55. Jabra-Rizk, M. A.,, W. A. Falkler, and, T. F. Meiller. 2004. Fungal biofilms and drug resistance. Emerg. Infect. Dis. 10:1419.
56. Kelly, M. T.,, D. M. MacCallum,, S. D. Clancy,, F. C. Odds,, A. J. Brown, and, G. Butler. 2004. The Candida albicans CaACE2 gene affects morphogenesis, adherence and virulence. Mol. Microbiol. 53:969983.
57. Khardori, N., and, M. Yassien. 1995. Biofilms in device-related infections. J. Ind. Microbiol. 15:141147.
58. Kjelleberg, S.,, S. Molin,, M. B. Miller, and, B. L. Bassler. 2002. Is there a role for quorum sensing signals in bacterial biofilms? Quorum sensing in bacteria. Curr. Opin. Microbiol. 5:254258.
59. Kohler, J. R., and, G. R. Fink. 1996. Candida albicans strains heterozygous and homozygous for mutations in mitogen-activated protein kinase signaling components have defects in hyphal development. Proc. Natl. Acad. Sci. USA 93:1322313228.
60. Kojic, E. M., and, R. O. Darouiche. 2004. Candida infections of medical devices. Clin. Microbiol. Rev. 17:255267.
61. Krueger, K. E.,, A. K. Ghosh,, B. P. Krom, and, R. L. Cihlar. 2004. Deletion of the NOT4 gene impairs hyphal development and pathogenicity in Candida albicans. Microbiology 150:229240.
62. Kruppa, M.,, B. P. Krom,, N. Chauhan,, A. V. Bambach,, R. L. Cihlar, and, R. A. Calderone. 2004. The two-component signal transduction protein Chk1p regulates quorum sensing in Candida albicans. Eukaryot. Cell 3:10621065.
63. Kuhn, D. M.,, J. Chandra,, P. K. Mukherjee, and, M. A. Ghannoum. 2002. Comparison of biofilms formed by Candida albicans and Candida parapsilosis on bioprosthetic surfaces. Infect. Immun. 70:878888.
64. Kuhn, D. M.,, T. George,, J. Chandra,, P. K. Mukherjee, and, M. A. Ghannoum. 2002. Antifungal susceptibility of Candida biofilms: unique efficacy of amphotericin B lipid formulations and echinocandins. Antimicrob. Agents Chemother. 46:17731780.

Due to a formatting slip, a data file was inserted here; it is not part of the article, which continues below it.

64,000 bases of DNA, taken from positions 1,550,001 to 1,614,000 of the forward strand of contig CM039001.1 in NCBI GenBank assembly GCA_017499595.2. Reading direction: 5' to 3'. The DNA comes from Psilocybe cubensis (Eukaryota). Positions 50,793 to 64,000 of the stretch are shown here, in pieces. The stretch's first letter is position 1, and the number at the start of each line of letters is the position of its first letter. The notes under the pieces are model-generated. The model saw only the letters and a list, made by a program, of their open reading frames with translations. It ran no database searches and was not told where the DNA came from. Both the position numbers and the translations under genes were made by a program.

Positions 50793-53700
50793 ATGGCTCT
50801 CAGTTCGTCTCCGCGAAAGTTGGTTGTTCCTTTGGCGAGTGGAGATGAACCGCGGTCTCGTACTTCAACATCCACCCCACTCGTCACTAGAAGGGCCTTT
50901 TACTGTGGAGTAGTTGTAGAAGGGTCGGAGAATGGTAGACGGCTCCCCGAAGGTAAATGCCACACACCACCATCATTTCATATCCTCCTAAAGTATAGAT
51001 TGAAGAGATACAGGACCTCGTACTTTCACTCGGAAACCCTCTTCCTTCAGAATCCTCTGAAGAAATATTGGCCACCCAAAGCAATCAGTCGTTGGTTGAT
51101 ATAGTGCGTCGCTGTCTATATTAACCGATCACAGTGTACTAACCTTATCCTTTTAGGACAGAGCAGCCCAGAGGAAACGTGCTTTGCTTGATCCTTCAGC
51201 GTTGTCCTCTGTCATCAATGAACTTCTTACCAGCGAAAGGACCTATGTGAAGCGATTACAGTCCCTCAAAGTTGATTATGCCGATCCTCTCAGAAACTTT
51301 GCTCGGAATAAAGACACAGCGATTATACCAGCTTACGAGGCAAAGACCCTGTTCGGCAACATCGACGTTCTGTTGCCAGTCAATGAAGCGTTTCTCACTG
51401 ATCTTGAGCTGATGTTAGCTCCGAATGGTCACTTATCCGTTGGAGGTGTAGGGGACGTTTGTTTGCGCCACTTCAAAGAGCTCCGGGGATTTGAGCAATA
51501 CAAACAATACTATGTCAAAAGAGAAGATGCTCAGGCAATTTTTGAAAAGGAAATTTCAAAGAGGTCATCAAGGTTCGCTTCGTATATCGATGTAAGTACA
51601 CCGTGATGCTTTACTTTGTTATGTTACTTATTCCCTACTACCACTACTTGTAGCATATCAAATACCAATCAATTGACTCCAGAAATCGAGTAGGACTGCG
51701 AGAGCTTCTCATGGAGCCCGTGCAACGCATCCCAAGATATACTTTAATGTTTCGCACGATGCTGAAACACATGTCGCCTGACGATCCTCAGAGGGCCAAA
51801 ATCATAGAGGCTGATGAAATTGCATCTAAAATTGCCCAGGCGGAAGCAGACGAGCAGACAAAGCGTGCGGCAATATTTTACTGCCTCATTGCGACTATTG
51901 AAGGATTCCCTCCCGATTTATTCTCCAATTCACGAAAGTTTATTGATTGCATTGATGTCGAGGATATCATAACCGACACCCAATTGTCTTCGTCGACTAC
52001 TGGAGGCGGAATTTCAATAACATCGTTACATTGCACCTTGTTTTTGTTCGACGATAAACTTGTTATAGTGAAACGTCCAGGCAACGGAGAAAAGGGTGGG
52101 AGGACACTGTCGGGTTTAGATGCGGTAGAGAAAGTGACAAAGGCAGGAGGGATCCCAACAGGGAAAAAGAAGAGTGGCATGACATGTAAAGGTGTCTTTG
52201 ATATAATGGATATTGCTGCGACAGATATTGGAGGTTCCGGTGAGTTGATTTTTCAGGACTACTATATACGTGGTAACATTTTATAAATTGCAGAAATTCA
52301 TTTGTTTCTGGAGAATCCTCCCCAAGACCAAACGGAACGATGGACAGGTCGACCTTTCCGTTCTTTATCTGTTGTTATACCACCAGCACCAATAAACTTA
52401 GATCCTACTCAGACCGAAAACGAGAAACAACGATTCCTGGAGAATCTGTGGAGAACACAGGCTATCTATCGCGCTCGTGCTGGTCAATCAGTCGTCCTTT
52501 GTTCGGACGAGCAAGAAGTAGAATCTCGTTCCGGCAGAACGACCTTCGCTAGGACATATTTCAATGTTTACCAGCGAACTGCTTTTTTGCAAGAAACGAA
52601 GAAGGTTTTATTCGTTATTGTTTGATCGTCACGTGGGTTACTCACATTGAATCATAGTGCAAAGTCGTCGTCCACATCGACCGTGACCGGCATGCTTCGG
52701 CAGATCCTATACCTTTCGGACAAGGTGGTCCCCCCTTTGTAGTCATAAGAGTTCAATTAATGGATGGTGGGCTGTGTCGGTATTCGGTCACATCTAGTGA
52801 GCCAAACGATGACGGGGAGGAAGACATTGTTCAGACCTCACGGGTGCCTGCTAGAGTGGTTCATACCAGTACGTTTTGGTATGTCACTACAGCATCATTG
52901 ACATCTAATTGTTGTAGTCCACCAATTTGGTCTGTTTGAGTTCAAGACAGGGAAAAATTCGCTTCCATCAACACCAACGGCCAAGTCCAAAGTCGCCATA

65. Kumamoto, C. A. 2002. Candida biofilms. Curr. Opin. Microbiol. 5:608611.
66. Lewis, K. 2001. Riddle of biofilm resistance. Antimicrob. Agents Chemother. 45:9991007.
67. Lewis, R. E.,, D. P. Kontoyiannis,, R. O. Darouiche,, I. I. Raad, and, R. A. Prince. 2002. Antifungal activity of amphotericin B, fluconazole, and voriconazole in an in vitro model of Candida catheter-related bloodstream infection. Antimicrob. Agents Chemother. 46:34993505.
68. Lewis, R. E.,, H. J. Lo,, I. I. Raad, and, D. P. Kontoyiannis. 2002. Lack of catheter infection by the efg1/efg1 cph1/cph1 double-null mutant, a Candida albicans strain that is defective in filamentous growth. Antimicrob. Agents Chemother. 46:11531155.
69. Li, F., and, S. P. Palecek. 2003. EAP1, a Candida albicans gene involved in binding human epithelial cells. Eukaryot. Cell 2:12661273.
70. Li, X.,, Z. Yan, and, J. Xu. 2003. Quantitative variation of biofilms among strains in natural populations of Candida albicans. Microbiology 149:353362.
71. Marger, M. D., and, M. H. Saier, Jr. 1993. A major super-family of transmembrane facilitators that catalyse uni-port, symport and antiport. Trends Biochem. Sci. 18:1320.
72. Mateus, C.,, S. A. Crow, Jr., and, D. G. Ahearn. 2004. Adherence of Candida albicans to silicone induces immediate enhanced tolerance to fluconazole. Antimicrob. Agents Chemother. 48:33583366.
73. Miller, M. B., and, B. L. Bassler. 2001. Quorum sensing in bacteria. Annu. Rev. Microbiol. 55:165199.
74. Millsap, K. W.,, R. Bos,, H. C. van der Mei, and, H. J. Busscher. 2001. Adhesive interactions between voice prosthetic yeast and bacteria on silicone rubber in the absence and presence of saliva. Antonie Leeuwenhoek 79:337343.
75. Mukherjee, P. K.,, J. Chandra,, D. M. Kuhn, and, M. A. Ghannoum. 2003. Mechanism of fluconazole resistance in Candida albicans biofilms: phase-specific role of efflux pumps and membrane sterols. Infect. Immun. 71:43334340.
76. O’Toole, G.,, H. B. Kaplan, and, R. Kolter. 2000. Biofilm formation as microbial development. Annu. Rev. Microbiol. 54:4979.
77. Raad, I.,, I. Chatzinikolaou,, G. Chaiban,, H. Hanna,, R. Hachem,, T. Dvorak,, G. Cook, and, W. Costerton. 2003. In vitro and ex vivo activities of minocycline and EDTA against microorganisms embedded in biofilm on catheter surfaces. Antimicrob. Agents Chemother. 47:35803585.
78. Ramage, G.,, S. Bachmann,, T. F. Patterson,, B. L. Wickes, and, J. L. Lopez-Ribot. 2002. Investigation of multidrug efflux pumps in relation to fluconazole resistance in Candida albicans biofilms. J. Antimicrob. Chemother. 49:973980.